Sunil Subramaniam is a former Tamil Nadu left-arm spinner. He was also one of R Ashwin's first coaches. In the middle of the Colombo Test, he took over a new responsibility, that of India's senior men's team's manager. By the end of the Test, though, he would have been a perplexed man. After his first Test in charge, Ravindra Jadeja had been suspended for a Test for accumulating six demerit points, three of them for throwing a ball at the batsman Malinda Pushpakumara in "a dangerous manner".
Jadeja already had three demerit points to his credit for running on the pitch in the Indore Test last October. Demerit points stick to players for two years, and it is conceivable that if Jadeja so much as sneezes on the field at any point before October 2018 - that's when the three points from Indore will be expunged - he might accumulate eight points, which could have him suspended for two Tests or four ODIs or four T20Is. Apart from losing Rs 22.5 lakhs (one full Test and 50% of match fee for the SSC Test), 22 times India's per-capita annual income, Jadeja could even end up losing his No. 1 Test bowler ranking.
You can imagine Subramaniam, who is supposed to accompany the player to the hearing, being overwhelmed by all this in his first week of the job. For if you haven't followed these sanctions properly, you can be surprised by how arbitrary they can be. According to an ICC press release, this throw's manner was deemed "dangerous" because it missed the batsman narrowly. It was Jadeja's last ball of the day. It was an unnecessary throw as the batsman had no intention of taking a run. Such throws are a puerile attempt at gamesmanship or some sort of psychological one-upmanship, and they need to be dealt with.
However, the umpires have to be kidding if this was the only unnecessary and dangerous throw they have seen this series, let alone since the demerits system came about. There have been at least two throws from Virat Kohli that have missed Kusal Mendis narrowly, once in Galle and once in Colombo. They both came from midwicket, and on neither of the occasions was Mendis interested in a run. On both occasions, Mendis brought the umpires' attention to the throw. You could even go into some of the archives on bcci.tv, as a reddit user did and dug out an instance of a much more furious throw from Joe Root that nearly cleaned out KL Rahul. In this case, Root was bowling, just like Jadeja.
If you were to go through archives from India's home season, you are likely to see much more poor behaviour during the series against Australia, which was tolerated by the ICC match officials. This was some of the ugliest cricket seen. A captain practically called his opposite number a cheat but without using the word. Any kid can tell from some of the visuals of send-offs in that series what was being said. There were no sanctions in that series - no bans or fines, and no one even earned a demerit point.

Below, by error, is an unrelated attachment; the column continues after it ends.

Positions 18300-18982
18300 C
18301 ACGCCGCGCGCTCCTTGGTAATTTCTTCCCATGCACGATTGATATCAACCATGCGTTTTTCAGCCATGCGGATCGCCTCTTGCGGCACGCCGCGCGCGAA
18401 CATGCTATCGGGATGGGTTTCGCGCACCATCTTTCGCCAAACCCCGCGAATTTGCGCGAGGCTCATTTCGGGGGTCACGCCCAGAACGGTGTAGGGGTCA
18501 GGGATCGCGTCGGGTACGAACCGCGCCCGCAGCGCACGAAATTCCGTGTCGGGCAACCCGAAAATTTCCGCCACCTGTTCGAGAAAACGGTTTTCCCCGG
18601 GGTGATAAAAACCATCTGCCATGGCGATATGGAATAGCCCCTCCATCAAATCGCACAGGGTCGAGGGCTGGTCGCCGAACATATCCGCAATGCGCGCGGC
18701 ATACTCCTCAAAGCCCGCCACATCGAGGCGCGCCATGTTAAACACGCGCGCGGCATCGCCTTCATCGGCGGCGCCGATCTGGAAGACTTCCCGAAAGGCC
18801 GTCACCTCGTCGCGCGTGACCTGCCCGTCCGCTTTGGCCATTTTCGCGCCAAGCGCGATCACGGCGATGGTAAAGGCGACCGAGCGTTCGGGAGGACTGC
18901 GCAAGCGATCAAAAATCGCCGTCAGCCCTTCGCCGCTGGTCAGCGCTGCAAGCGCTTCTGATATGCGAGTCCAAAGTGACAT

And yet, when poor Kagiso Rabada was heard saying something similar on a stump mic in an otherwise good-natured series in England, he received demerit points, which resulted in a suspension.
The message was clear. You can, in a pre-determined way, in an official press conference, accuse an opposition of systemically working the system if you avoid a certain word. You can mouth off at anybody if you are away from the stumps. However, in a moment of joy, you can't exult in the vicinity of a stump mic. You can throw the ball at the batsman, but you can be pulled up for it randomly.
The process, of course, is not objective. It is the umpires who decide what is dangerous or inappropriate. They report it to the match referee - who gives the player a hearing and then decides whether a sanction is needed and what the sanction is. However, if the next time a bowler is being reprimanded for throwing the ball at the batsman, it will be worthwhile arguing against it, armed with tapes of many other such throws. Bruce Oxenford was the third umpire when Root threw at Rahul; he was on the field when Jadeja threw at Pushpakumara, and when Kohli threw at Mendis.
Umpires are human, their lbw decisions are often completely different in similar scenarios, but these are not lbw calls. These are considered decisions made at the end of a Test match. There has to be some consistency in how the match officials approach these issues, otherwise the ICC will never be able to shed its image. And that image is of a body that allows far more poor behaviour in the name of passionate cricket in series that involve the big three playing against each other (only one sanction out of 51 overall since last September); outside that web, players get suspended for far less. That even within the big three, it is extremely wary of pulling up the superstars for their behaviour (see Root, see Kohli). It seems like a reputation well earned.